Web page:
his approval? She was successful and did not need anyone’s ratification. She
was unwilling to admit that this strange man was affecting her.

She
protested—more loudly than she usually would—as if to prove something to
herself more than to Tanya. “You’ve got to be kidding. ‘Look me up’ my foot. At
the drop of a hat he looks
down
on me. Prejudiced, chauvinist, irate,
the man’s just too much.”

She put down
her glass with such gusto that water spilled over. “
Pata nahi apne aap ko
kya samajhta hai.
He behaves quite delusionary at times. Thinks he’s God’s
gift to mankind. Today when he first saw me, he reacted as if he had seen a
ghost. Perhaps he would have preferred a ghost to me.”

“What exactly
happened between the two of you in Delhi? I remember Sanjay saying something
about you irking Gautam. How did both of you have so many issues when you
barely met?”

“How do I
know? We barely spoke to each other. It was as if he already had some preconceived
notion about me and wanted to bite my head off. He seems to have a Dr. Jekyll
and Mr. Hyde personality. Wish I could get Dr. Sharma to prescribe some
psycho-therapy along with physiotherapy.”

“That’s
mean, Sameera.”

Usually
Sameera was careful with her words but with Tanya around, she could throw
caution and diplomacy to the winds.

“His friends
swear by him and they all say how calm, suave and charming he is, like Aamir
Khan in the first part of Ghajni but all I get to see is the Aamir Khan in the
second half. Now do you get it?”

“A little,”
sighed Tanya. “But I am so disappointed. The moment I saw Gautam, I thought of
you. I had this vision, must tell you about it. You are wearing a flowing peach
color dress, standing at the beach, walking all alone when the wind starts to
blow and a speck of sand gets into your eyes. Suddenly this Adonis appears and
he gently blows into your eyes. You look into his dark, brown, molten-chocolate
eyes smoldering with passion and you melt. He picks you up and walks away into
the sunset.”


Bakwas.
What kind of a friend are you, blowing sand in my eyes and letting a stranger
carry me away? The peach dress is the only good thing in this whole vision.”

“Oh come on
Sam, don’t tell me he is not hot.”

“Yes he is,
hot-
tempered
.” Sameera retorted. “Honestly, he’s anything but
spectacular. Really average I must confess. Predictable hair, normal clothes.”

Tanya held
her friend’s hand, “You must learn to give guys a chance, Sam. Not all of them
are jerks.”

Sameera
ignored Tanya’s advice. “On a serious note, I’m faced with a huge moral dilemma
as a physiotherapist. My senior colleague is away on leave for the week, two
other colleagues are fully booked and Gautam really needs attention
immediately. It will be unethical to leave him unattended right now. Also, how
juvenile will I appear if I tell Dr. Yogesh Sharma that I can’t accept Gautam
as a patient because he was rude to me? What a mess.”

“If he’s
Sanjay’s best buddy, he can’t be too bad. Just sleep over it and decide what
needs to done in the morning. I should go and meet him. Do you have his
address?” asked Tanya.

Sameera
rolled her eyes. “Yes, I memorize the address of all my patients.”

“Fine. I’ll
take it from Sanjay. Wish he wasn’t travelling to Singapore for work. I’m sure
he would have come down to Mumbai to meet him.”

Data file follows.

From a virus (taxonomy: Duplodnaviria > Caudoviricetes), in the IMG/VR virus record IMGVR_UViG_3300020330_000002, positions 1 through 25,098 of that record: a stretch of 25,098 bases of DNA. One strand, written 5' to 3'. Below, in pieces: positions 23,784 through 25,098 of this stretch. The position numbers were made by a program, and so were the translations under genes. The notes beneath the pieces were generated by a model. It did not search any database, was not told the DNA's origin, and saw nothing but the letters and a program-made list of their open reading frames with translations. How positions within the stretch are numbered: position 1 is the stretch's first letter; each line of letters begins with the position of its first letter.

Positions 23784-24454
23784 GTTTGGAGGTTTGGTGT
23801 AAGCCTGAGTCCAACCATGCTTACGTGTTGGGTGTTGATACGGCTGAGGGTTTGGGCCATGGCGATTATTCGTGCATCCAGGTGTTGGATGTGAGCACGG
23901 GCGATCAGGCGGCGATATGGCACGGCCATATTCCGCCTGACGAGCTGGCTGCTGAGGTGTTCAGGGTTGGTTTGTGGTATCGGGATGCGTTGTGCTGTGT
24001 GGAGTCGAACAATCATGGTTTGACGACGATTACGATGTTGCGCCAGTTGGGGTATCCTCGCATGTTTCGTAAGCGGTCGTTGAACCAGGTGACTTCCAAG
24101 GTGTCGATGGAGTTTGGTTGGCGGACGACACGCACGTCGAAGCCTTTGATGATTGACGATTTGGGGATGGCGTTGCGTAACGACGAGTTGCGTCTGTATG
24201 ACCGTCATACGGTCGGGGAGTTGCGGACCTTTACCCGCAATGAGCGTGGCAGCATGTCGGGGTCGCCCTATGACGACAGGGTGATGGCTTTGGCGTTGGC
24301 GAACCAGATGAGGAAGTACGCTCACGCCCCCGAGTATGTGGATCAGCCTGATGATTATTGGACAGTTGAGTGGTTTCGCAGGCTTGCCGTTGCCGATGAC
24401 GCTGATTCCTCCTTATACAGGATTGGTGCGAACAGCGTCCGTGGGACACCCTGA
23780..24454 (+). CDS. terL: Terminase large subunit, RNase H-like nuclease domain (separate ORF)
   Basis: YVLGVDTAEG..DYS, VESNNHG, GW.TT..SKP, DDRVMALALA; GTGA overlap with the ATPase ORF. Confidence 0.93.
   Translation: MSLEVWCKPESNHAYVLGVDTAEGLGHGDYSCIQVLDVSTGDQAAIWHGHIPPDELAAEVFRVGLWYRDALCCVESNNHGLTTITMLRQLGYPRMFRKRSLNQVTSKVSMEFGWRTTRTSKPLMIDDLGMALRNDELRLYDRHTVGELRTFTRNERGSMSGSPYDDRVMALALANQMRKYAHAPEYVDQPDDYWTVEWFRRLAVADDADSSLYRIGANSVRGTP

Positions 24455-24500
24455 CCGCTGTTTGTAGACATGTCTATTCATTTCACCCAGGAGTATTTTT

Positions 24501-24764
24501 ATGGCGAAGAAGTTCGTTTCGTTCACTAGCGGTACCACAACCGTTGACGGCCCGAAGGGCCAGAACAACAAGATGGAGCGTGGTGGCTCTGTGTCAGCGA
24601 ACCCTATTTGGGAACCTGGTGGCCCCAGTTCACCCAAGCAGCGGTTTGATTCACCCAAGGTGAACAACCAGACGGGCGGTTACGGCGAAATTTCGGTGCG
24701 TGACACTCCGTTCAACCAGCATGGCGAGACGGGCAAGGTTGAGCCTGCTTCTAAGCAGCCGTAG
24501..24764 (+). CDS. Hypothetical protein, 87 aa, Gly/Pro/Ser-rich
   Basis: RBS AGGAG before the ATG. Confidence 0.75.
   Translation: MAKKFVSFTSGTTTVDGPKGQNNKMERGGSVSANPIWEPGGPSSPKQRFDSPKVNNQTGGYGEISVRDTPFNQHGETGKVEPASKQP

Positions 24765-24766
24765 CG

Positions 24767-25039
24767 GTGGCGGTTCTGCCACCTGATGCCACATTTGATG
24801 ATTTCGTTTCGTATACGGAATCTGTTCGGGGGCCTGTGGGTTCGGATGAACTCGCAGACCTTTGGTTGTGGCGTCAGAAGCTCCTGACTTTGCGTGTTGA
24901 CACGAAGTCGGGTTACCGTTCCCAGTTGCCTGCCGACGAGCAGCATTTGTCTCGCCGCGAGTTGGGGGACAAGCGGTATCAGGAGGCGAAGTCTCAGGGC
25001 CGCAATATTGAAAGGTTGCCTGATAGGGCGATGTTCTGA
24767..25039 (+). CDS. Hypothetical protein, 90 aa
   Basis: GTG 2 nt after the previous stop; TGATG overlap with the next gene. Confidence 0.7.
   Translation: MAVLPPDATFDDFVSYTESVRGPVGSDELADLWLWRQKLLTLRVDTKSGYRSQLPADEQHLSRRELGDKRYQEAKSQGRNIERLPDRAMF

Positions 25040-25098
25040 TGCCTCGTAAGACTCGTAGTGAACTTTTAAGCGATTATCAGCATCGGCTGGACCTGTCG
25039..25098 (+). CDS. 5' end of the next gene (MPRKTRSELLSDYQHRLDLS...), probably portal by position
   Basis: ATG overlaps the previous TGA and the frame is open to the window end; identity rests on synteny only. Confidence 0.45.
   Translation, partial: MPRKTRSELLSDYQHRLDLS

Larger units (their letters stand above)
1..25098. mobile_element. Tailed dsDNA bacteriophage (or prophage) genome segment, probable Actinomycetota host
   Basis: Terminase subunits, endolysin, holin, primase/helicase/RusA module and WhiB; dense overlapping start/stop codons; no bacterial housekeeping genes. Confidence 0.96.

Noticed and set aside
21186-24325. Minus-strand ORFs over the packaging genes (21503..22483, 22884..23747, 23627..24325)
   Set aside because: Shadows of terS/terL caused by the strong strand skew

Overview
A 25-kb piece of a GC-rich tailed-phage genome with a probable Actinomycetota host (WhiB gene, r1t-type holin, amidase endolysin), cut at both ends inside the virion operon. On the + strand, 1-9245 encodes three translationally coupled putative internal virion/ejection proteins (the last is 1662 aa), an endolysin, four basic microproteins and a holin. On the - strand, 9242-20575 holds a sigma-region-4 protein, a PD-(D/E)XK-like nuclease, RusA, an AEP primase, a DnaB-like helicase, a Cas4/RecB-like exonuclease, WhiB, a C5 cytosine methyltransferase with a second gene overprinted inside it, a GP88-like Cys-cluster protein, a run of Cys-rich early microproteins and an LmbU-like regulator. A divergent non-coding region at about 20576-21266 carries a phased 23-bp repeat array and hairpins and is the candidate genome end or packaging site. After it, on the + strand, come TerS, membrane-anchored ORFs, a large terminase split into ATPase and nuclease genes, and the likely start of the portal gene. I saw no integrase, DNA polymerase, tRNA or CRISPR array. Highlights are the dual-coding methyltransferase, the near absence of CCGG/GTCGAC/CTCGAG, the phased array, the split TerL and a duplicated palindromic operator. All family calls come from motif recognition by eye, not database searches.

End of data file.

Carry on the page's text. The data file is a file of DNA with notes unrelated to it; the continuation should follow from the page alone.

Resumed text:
EIGHT

 

 

Travelling
on Mumbai’s monsoon-damaged roads took its toll on Gautam; each pothole brought
excruciating pain. By the time he reached home he was exhausted. Every muscle,
bone, ligament in his body seemed to hurt. Even the mere act of breathing was a
challenge. He hobbled into his room, wet with perspiration, and fell into a
fitful sleep.

The heat
from the diathermy radiated across Gautam’s knee, relaxing much more than his
assaulted ligaments. Sameera’s face was a picture of concentration, an
exquisite picture. Her gaze was lowered while working on his limbs. She wore no
makeup except for a thin line of
kajal
. Her face glowed. The rhythmic
movements of her slender hands, the gentle heaving of her chest as she breathed
and her fragrance cast a spell on Gautam and he felt the tension and pain leave
his body. He looked up to see her lips, glistening with a hint of lip-gloss,
parted ever so slightly. He felt an irresistible urge to touch her, feel her skin.
Throwing all caution to the winds, he slowly ran his fingers along her arm;
gently tracing the outlines of her sharp chin, caressing her soft smooth
cheeks, his fingers stopped on her lips. His body seemed to be on fire. He was
sure the whole clinic could hear his heartbeats.

He opened
his eyes and felt disoriented. He was alone in his room, but his heart was
beating wildly. Could it be possible that it was all just a dream? He was
embarrassed and angry. She was playing games with his mind, making him weak.
The thought that he was captivated by her, even in his dreams, was repulsive.
Why
was he thinking about her?
Though she seemed to be a good physiotherapist,
he quite disliked her; she brought out the worst in him, made him irritable and
caustic, shattering the calm and peace he treasured—disrupting his thoughts,
offending his senses. He had fainted in her presence and made a fool of himself
in her eyes and now by being attracted to her, he had made a fool of himself in
his own eyes;
this
was even less pardonable.

He cursed
out aloud. A week ago, he was a strapping young man working hard to achieve his
ambitions. A freak accident was bad enough, but fate with its weird sense of
humor had another googly waiting. In the entire city of Mumbai, teeming with people,
nurturing an army of doctors and technicians, he had to land up at her clinic.
He popped another pill and shut his eyes.

The day
passed listlessly for Gautam, not that there was much he could do in his
current state. His boss had been genuinely concerned for him and Gautam was
pleasantly surprised to discover the more humane side of one of the most
ruthless men he knew. There were strict instructions to the whole team against
calling Gautam, so the team was surprised when they received a call from the
suffering man himself.

“Why are you
calling? We would rather drift rudderless for a few days than be orphaned
forever.”

“Stop being
theatrical Jai, and listen,” laughed Gautam. “Note down whatever I say and ask
the team to get cracking.” His body was beaten but his mind was razor sharp,
his photographic memory had an immense capacity to remember figures, numbers,
and complex calculations without even having to refer to the spreadsheets in
his laptop.

 

***

 

Next
morning, he got up feeling weary and fatigued. The pain was unbearable. Who
would be his new physiotherapist? How would he travel to the clinic?

He sniffed.
The fragrance was unmistakable, but in his room? He sniffed again.

It must
be her. But how could she be in his room?
He slowly opened his eyes.
Standing before him, once again completely unannounced, was Dr. Sameera Mathur.


BOOK: Yours Accidentally
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ads